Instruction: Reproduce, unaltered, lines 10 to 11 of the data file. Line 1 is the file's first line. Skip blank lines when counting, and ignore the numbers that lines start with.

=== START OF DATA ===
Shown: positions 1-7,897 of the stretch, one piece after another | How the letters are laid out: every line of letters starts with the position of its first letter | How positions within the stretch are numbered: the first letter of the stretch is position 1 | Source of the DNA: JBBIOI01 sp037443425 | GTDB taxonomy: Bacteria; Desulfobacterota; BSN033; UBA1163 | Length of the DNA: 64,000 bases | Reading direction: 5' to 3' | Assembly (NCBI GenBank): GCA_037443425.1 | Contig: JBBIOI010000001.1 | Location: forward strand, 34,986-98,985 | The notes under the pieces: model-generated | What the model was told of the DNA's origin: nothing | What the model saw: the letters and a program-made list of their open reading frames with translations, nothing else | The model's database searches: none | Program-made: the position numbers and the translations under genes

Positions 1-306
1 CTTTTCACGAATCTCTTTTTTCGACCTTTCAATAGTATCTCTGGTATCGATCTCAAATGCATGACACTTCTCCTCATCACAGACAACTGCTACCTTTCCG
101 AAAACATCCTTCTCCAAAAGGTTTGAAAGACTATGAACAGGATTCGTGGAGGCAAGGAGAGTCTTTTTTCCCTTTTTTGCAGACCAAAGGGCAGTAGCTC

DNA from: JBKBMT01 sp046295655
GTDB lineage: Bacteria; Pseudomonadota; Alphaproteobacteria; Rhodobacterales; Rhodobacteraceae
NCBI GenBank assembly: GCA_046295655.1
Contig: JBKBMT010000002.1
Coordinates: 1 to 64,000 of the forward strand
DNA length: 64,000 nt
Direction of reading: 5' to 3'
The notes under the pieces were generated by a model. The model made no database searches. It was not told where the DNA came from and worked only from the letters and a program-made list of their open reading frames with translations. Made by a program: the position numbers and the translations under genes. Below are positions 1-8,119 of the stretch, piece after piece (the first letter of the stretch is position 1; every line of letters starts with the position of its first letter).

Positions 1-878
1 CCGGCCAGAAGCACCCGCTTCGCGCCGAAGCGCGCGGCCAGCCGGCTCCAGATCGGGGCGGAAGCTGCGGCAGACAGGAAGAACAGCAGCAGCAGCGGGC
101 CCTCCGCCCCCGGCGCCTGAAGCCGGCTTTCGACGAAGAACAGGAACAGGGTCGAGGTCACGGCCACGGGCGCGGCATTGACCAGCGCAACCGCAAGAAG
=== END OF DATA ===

DNA length: 64,000 nt
Direction of reading: 5' to 3'